Maintaining honeybees in a suitable beehive is a promising method for trapping them and enhancing their performance. But till now, farmers find it difficult to select and construct suitable hives for their beekeeping activities (Magnum, 2001). Even though more farmers are interested in rearing honeybees as a way to increase their income (Alamu et al., 2014), they are constrained with several factors such as lack of knowledge on the best time to install hives, type and number of beehive entrances to adopt so as to obtain better colony establishment. Inappropriate skill bee management practices, colony absconding, poor design of modern beehives, low honey yield and bee pests are the main problems that impede the full use of apiculture resources (Kumsa and Takele, 2014). In addition, a major problem affecting many beginner apiculturists is failure of hives to colonize (Babarinde et al., 2015).

Few available literature studies reported that hives colonization by honey bees in Africa are influenced by hive types (Ande et al., 2008), tree shade management (Kugonza et al., 2009), polythene and lime applications to top bars (Babarinde et al., 2010), apiary management (Okwee-Acai et al., 2010), hive dimension and entrance (Babarinde et al., 2012) and hive wood colours (Adedeji and Aiyeloja, 2014). Seventy five percent of these articles reported low rate of colonization and high absconding rate (Adedeji and Aiyeloja, 2014) with paucity of information on the effects of time and modified beehive entrances on colony establishment. This paper therefore reveals the effect of time and modified beehive entrances on the colony establishment of African honeybees in Nnamdi Azikiwe University, Awka Anambra State, South-Eastern Nigeria.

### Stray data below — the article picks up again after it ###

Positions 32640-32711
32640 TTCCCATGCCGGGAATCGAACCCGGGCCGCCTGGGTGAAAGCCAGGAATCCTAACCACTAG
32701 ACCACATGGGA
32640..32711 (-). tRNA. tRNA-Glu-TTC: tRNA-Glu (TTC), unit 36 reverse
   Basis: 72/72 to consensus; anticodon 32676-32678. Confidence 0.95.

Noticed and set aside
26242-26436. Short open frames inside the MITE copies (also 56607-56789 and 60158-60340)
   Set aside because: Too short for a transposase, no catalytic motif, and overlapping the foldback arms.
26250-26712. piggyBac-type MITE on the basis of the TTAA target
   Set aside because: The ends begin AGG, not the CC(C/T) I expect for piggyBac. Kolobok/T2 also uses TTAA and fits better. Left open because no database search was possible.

MATERIALS AND METHODS
Study area

This experiment was carried out in the Apicultural Research Unit of the Department of Zoology, Nnamdi Azikiwe University, Awka from May to December, 2016. Awka lies within coordinates 6°12_N and 7°04_E (Onyido et al., 2011) while the Apicultural Research Unit of the Department of Zoology lies within E: 291046.427, N: 691554.263 (Akunne et al., 2016).

Beehive construction

Modified top bar beehives were used for the experiment. The beehive comprise of the bottom board i.e. the base of the beehive (length=53.34cm, width=35.56cm), main cover (length=55.88cm, width=38.1cm), brood chamber (length=52.07cm, width=36.83cm, height=24.9cm). They were constructed with hard woods. Each hive comprise of 8 top bars of 2cm width and beehive entrance of 4x1cm.

Installation of the beehives